Supreme Court order recently banned technical education through distance mode and cancelled degrees of hundreds of students who passed out between 2001 and 2005. Now the central government is now working on the idea of strengthening the powers of its regulators.
THE CURRENT SCENARIO
Regulators for higher education — University Grants Commission (UGC) and All India Council for Technical Education (AICTE) — currently do not have the power to permanently close down an institution that isn’t abiding by its norms. They can only send them notices and cancel their affiliation over non-adherence to norms, for a limited period, after which the institute will have to acquire a fresh affiliation.
WHAT HRD MINISTRY SOURCES SAY
“Our regulators do not have enough power. Had that been the case, a situation like this would not have arised where the court would have to cancel degrees of students. The UGC had sent notices to these institutes, asking them to stop technical education courses through distance mode; but, they did not adhere to the orders and continued offering the courses,” said a senior Human Resource Development Ministry official.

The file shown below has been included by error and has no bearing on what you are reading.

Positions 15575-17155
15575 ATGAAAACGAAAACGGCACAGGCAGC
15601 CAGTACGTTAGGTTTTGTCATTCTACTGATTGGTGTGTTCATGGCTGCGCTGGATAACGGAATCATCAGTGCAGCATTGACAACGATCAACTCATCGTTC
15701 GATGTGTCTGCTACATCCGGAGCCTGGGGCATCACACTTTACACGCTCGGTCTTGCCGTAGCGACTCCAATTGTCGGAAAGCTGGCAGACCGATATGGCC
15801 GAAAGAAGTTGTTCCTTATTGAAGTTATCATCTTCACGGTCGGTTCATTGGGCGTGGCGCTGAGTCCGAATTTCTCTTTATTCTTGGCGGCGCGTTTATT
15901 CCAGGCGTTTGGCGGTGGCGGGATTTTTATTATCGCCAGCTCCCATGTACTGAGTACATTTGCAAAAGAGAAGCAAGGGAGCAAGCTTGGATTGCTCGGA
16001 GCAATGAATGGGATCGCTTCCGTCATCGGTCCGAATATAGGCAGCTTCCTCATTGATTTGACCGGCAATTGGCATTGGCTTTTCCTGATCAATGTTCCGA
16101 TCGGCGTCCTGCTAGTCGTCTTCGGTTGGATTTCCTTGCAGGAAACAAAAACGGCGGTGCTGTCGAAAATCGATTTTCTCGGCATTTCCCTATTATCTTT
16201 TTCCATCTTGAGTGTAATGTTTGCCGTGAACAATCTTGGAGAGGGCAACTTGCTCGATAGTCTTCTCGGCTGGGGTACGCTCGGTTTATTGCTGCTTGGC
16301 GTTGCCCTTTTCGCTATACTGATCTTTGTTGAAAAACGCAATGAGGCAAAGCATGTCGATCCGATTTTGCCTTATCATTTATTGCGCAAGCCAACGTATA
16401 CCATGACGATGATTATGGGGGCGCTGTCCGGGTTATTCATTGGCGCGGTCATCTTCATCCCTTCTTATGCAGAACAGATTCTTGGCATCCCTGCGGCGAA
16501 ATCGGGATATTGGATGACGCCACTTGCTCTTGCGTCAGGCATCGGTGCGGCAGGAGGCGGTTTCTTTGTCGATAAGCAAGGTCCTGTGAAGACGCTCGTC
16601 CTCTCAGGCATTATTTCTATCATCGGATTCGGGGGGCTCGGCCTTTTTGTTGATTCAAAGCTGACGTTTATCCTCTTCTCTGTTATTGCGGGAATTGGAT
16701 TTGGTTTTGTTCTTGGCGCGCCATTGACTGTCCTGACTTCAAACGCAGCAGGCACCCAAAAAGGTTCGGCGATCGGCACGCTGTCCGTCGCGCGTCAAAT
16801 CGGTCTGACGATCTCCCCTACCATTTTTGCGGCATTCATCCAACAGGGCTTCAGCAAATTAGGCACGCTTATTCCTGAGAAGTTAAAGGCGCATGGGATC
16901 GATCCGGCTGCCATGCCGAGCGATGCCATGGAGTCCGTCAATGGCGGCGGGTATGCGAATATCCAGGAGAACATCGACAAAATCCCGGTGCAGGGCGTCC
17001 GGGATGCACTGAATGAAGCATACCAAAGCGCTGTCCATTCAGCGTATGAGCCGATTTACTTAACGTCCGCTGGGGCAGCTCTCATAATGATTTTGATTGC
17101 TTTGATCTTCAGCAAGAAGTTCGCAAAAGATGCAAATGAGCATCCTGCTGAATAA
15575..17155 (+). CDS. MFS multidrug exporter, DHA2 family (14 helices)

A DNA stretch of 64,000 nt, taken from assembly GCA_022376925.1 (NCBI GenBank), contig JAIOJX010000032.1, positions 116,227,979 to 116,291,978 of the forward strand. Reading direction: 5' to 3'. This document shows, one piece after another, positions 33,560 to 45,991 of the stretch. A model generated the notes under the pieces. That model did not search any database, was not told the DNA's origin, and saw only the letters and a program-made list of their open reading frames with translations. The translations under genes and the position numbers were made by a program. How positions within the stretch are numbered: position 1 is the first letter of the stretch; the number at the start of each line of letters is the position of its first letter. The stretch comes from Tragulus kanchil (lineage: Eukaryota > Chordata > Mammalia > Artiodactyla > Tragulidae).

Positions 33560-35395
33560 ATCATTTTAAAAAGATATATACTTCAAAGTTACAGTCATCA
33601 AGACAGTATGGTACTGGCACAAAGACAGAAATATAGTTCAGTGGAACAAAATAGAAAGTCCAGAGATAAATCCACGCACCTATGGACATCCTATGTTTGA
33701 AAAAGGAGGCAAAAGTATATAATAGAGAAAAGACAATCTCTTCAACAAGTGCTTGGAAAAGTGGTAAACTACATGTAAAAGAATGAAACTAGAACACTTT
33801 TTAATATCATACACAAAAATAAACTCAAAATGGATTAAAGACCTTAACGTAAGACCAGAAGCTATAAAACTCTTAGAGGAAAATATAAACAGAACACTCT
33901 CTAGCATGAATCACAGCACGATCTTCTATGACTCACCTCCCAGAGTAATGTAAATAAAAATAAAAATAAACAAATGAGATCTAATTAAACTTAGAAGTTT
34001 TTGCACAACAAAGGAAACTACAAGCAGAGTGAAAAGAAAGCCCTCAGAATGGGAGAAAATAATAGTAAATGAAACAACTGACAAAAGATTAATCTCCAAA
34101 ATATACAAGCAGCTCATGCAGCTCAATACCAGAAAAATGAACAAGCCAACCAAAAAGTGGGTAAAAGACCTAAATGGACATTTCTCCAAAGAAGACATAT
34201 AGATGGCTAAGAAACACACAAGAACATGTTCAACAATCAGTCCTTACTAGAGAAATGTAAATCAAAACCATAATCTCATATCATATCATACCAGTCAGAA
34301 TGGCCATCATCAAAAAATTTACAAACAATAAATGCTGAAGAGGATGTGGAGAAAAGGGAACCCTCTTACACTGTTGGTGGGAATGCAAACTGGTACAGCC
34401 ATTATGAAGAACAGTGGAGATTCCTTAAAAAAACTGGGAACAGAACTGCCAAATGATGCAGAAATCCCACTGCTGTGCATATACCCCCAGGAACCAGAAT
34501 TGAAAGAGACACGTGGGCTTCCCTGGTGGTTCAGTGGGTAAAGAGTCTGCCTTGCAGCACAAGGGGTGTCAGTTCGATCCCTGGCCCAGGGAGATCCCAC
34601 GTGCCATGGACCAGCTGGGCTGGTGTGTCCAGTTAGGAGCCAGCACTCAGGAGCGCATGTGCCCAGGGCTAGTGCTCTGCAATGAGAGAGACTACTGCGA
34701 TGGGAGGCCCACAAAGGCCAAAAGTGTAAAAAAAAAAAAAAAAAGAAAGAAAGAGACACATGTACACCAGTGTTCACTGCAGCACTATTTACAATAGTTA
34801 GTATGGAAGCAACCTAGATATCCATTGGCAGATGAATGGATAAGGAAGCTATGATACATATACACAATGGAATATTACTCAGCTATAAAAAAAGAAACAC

“When we talk about a improving our regulatory authorities, we ought to give them more power, including that of deciding on closing down institutions when necessary,” the official said.
THE SC ORDER’S DETAILS
The Supreme Court judgment had mentioned that the government should form a committee to look into regulatory mechanism in the field of higher education.
The Union of India may constitute a three-member committee comprising eminent persons who have held high positions in the fields of education, investigation, administration, or law at national level within one month. The committee may examine the issues indicated above and suggest a road map for strengthening and setting up of oversight and regulatory mechanism in the relevant field of higher education and allied issues within six months.